Kiss Me, Petruchio

The study of Narrative is still considered important to the study of literature. Much like diagramming a sentence, you can create a visual (or algebraic) representation of the narrative structure of any novel or extended work of prose. Try this one:

Dad screws up and Mom packs up the Kid to move far away and begin a new life. They find themselves in an enchanted land and the Kid meets the local equivalent of Prince Charming. Despite her clumsiness, the Prince and the Kid fall in love but the Prince’s evil advisors feel that an unattached prince is better to profit from the kingdom’s raging female hormones so the Kid is hustled off the scene. Sometime later the Kid is selling cookies at the market when the Prince arrives, sees his true love, and courageously announces his love to all the world. The Prince and the Kid clinch over crumbled cookies … The End.


Decidedly a juvenile novel and about as edgy as an after-school special, Maps To the Stars (by Jen Malone) is a good example of a well-crafted cliché-riddled, safe entertainment that pervades the shiny bookcases of our over-protected children. No wonder the younger generations are seeing themselves as privileged and needing more and more … more.

Remember when you learned that even the simplest of nursery rhymes was actually a very adult reference to some awful and scary things. There’s that common game that little children play: Ring around the rosies, a pocket full of posies, ashes .. ashes, all fall down. When you grew up and learned that the reference was to the plague that was killing thousands every day (read DeFoe or Pepys) it no longer seemed so festive.


When I was very young I had several typical juvenile books on my bookshelf. They were old so they might have originally been my parents’ books or possibly musty old bargains from the Goodwill store (home of discount picture puzzles with missing pieces). I can remember one period where I was home sick in bed and reading a local author, L. Frank Baum. These original editions were periodically adorned with illustrations, in either pen & ink or full color, depicting a scene from the narrative or a rendition of an imaginative character and these images gave me nightmares. The Wizard of Oz might have been kiddie-lit but it sure scared me.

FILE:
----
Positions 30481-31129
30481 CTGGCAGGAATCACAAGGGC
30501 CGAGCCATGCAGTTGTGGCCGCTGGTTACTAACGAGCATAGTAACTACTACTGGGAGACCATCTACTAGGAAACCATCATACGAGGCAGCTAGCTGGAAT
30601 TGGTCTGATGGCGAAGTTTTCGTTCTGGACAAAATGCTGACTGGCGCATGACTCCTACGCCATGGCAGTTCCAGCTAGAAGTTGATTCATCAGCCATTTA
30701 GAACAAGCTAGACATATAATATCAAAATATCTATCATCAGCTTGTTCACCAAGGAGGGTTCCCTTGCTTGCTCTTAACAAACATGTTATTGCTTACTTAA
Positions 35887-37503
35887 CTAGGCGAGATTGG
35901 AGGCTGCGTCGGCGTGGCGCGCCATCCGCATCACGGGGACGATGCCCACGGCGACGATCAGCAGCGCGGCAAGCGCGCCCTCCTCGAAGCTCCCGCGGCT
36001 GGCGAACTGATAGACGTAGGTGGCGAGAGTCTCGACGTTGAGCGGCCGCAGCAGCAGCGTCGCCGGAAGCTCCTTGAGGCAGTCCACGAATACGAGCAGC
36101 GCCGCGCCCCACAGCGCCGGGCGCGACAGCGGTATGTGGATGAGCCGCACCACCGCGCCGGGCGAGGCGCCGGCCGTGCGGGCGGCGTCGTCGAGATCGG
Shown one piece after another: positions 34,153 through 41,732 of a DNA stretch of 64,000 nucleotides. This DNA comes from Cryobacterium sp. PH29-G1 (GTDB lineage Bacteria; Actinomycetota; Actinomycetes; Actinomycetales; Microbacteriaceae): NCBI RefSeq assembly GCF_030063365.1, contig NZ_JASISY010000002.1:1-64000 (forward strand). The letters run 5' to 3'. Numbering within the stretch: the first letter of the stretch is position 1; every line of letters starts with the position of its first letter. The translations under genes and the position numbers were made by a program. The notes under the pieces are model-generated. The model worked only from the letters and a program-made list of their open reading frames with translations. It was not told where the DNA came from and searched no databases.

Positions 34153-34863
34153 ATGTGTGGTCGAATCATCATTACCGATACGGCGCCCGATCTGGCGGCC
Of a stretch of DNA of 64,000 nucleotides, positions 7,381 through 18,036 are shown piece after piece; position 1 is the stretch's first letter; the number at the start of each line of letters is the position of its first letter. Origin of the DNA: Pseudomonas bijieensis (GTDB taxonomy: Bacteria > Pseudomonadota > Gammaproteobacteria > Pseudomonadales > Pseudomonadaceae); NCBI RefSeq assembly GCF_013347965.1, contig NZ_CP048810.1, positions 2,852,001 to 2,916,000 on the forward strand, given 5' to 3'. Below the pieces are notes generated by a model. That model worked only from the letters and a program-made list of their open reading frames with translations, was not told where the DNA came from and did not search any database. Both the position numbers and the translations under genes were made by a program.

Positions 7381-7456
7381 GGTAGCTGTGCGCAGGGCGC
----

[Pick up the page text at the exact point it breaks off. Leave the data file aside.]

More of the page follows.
As the years progressed, I read many works that I found disturbing and many works which didn’t have a happy ending smooching in a bakery truck.

At one time I sponsored or shared in several online reading groups but too often I had to contend with arguments suggesting that the true function of literature was to entertain and if a novel was not entertaining, did not bring joy to your life, didn’t include at least one character who could easily be the reader’s best friend, then the novel was not worth reading. I believe that if you want to be entertained you can turn on the television but if you want to be enlightened .. challenged .. made to think .. then you  will find beaucoup de opportunity in books.

That’s not to say that reading an entertaining book is a bad thing to do, but let’s not make entertainment the prime value of literature.

Maps To the Stars is actually well-written and, assuming you are a 14 year old girl, juicily entertaining. I recognize its value. It’s right up there with the latest issue of Tiger Beat.

Although, after reading the book, I am intrigued by the possibility that David Cronenberg might have given the movie version a decidedly abnormal twist.

What are your thoughts on this?

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